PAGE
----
Operating totally off the grid requires a large capacity battery array capable of powering the property during periods of low irradiance in winter and an inverter capable of supplying the maximum load ever required at one time. This requires a significant investment in PV modules, inverters and especially batteries which cannot normally be justified if there is a good quality grid connection available at the property. An off-grid system is well suited to rural areas with little or no grid connection but is unlikely to be a viable solution in a well-connected urban area. Should however fixed connection charges for electricity become more common and higher then disconnecting from the grid may become a more viable option in the future.


A pure grid-tied system with no storage or load management for a user with fixed rate power charges is a viable option for South Africa but the system will need to be significantly under sized to minimise the wasted energy generation as typically no surplus power can be exported. Essentially the PV system has to be sized to generate only sufficient power for the base load during the day, i.e. the fridge, freezer, pool pump and other permanently on devices. The low investment cost of a small PV system with a high self-consumption rate should make them quite attractive especially for households with family at home during the day.


If frequent load shedding continues each winter then there will be continued demand for grid-backup systems that can operate with no grid for prolonged periods of time. Adding a battery inverter or a hybrid inverter along with a battery makes it possible to combine the energy from the PV system with that from the stored battery to power at least the essential loads in the property. The size of the battery required depends on the rating of the essential loads to be driven from it at times of no solar power being available. Load shedding typically occurs during the evening peak in winter from 5:00PM – 10:00PM so there will normally be little or no solar power available to supplement the battery. Shown below is a typical system layout for a grid-backup system using a Solar PV inverter and a Battery Inverter which gives maximum flexibility in the system design and can be retrofitted to an existing Solar PV system:  An alternative solution for new installations is to use a combined PV and battery inverter, commonly referred to as a hybrid inverter. This is a multi-function device that includes all the functions required to configure a grid-backup solution:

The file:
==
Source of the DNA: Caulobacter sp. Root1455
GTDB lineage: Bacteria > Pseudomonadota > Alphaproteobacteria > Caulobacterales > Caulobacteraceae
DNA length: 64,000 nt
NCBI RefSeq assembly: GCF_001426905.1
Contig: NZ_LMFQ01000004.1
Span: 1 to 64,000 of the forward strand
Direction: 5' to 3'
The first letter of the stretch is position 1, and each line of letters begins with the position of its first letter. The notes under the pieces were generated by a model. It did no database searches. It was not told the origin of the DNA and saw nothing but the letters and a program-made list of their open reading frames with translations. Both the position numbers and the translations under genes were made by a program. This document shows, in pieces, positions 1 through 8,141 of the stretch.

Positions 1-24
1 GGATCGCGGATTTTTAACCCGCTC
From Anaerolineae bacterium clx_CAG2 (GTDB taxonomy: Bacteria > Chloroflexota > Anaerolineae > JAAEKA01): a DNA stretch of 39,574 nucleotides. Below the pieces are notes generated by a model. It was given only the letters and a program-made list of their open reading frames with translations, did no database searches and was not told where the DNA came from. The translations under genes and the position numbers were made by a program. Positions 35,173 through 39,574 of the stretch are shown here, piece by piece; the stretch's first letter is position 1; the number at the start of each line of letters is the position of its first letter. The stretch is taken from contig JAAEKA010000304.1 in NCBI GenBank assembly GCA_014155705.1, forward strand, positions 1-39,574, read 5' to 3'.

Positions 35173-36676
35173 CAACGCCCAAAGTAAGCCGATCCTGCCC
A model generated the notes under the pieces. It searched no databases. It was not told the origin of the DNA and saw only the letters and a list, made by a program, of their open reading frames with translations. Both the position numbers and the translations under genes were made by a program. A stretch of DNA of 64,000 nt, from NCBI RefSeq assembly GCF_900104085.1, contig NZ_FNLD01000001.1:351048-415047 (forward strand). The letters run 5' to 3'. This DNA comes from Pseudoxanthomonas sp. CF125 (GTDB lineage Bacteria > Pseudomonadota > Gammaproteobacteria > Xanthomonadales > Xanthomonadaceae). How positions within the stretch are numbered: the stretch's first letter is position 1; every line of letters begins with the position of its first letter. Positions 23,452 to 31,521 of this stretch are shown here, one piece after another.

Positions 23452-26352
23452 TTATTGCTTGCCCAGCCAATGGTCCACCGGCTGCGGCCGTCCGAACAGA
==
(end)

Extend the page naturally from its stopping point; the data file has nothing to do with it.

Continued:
Typically a residential system will generate the most power during the day when household consumption is not at the maximum. Without the ability to export surplus power the only options are to reduce the size of the PV system so that excess energy is minimised but this also reduces the usable energy or to store the energy until needed. A typical daily load profile for residential property is shown below;  With the above example reducing the size of the PV system by 50% would all but eliminate the surplus but would reduce the useful energy generated by 30%. The storage option could take the form of a battery system or using the surplus power to heat the hot water geyser. In the example above there is about 8kWh of surplus energy with could be used to heat the hot water with an insulated tank and/or recharge a battery for use in the evenings. Hot water heating is a very cost-effective option which with a correctly sized PV system could provide the best return on investment. A large battery solution may add significantly to the cost and would have a long financial payback time at current electricity prices. The use of a time switch on a washing machine and/or dishwasher can help to maximise the use of generated energy during the sunshine hours.


Many electricity users in South Africa, especially industrial, pay a very high tariff when they use higher amounts of electricity than normal during peak times. Some residential users are on tariffs which are higher during peak times of the day 5:00PM – 7:00PM or 06:00AM – 09:00AM for example or more for energy usage at any time above a certain threshold, e.g. 600kWh per month. In these cases a PV system may be used to limit the amount of higher cost electricity consumed by storing energy during the hours of sunlight and releasing it during the high cost periods. This may require additional timing controls to limit the time of usage of stored energy to these higher charge periods. The type and size of the battery is essential to any grid-backup or enhanced self-consumption system with many factors to take into account. Please read the SegenSolar Battery Guide for more information.

It is easy to see that South Africa could benefit from Solar PV. SegenSolar has stock of everything you will need for any of these installation types, will full pre and post sales technical support available if you need it. If you would like to enquire about a SegenSolar customer account, simply fill in the form here and one of our dedicated team will be in touch to help you.